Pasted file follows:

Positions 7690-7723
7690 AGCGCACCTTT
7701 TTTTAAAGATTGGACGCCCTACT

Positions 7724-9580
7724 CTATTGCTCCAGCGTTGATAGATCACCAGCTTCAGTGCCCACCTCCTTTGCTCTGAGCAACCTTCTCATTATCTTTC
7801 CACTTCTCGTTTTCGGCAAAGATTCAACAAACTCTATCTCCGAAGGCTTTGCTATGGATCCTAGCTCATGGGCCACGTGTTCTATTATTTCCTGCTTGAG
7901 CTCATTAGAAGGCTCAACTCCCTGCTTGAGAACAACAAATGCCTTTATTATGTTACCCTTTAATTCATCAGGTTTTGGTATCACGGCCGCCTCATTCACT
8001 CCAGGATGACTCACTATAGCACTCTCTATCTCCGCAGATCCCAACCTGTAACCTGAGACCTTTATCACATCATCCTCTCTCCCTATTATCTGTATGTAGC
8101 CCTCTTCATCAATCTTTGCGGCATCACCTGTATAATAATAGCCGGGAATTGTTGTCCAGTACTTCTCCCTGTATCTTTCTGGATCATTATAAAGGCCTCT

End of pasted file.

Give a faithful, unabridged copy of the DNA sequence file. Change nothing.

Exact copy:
Positions 7690-7723
7690 AGCGCACCTTT
7701 TTTTAAAGATTGGACGCCCTACT

Positions 7724-9580
7724 CTATTGCTCCAGCGTTGATAGATCACCAGCTTCAGTGCCCACCTCCTTTGCTCTGAGCAACCTTCTCATTATCTTTC
7801 CACTTCTCGTTTTCGGCAAAGATTCAACAAACTCTATCTCCGAAGGCTTTGCTATGGATCCTAGCTCATGGGCCACGTGTTCTATTATTTCCTGCTTGAG
7901 CTCATTAGAAGGCTCAACTCCCTGCTTGAGAACAACAAATGCCTTTATTATGTTACCCTTTAATTCATCAGGTTTTGGTATCACGGCCGCCTCATTCACT
8001 CCAGGATGACTCACTATAGCACTCTCTATCTCCGCAGATCCCAACCTGTAACCTGAGACCTTTATCACATCATCCTCTCTCCCTATTATCTGTATGTAGC
8101 CCTCTTCATCAATCTTTGCGGCATCACCTGTATAATAATAGCCGGGAATTGTTGTCCAGTACTTCTCCCTGTATCTTTCTGGATCATTATAAAGGCCTCT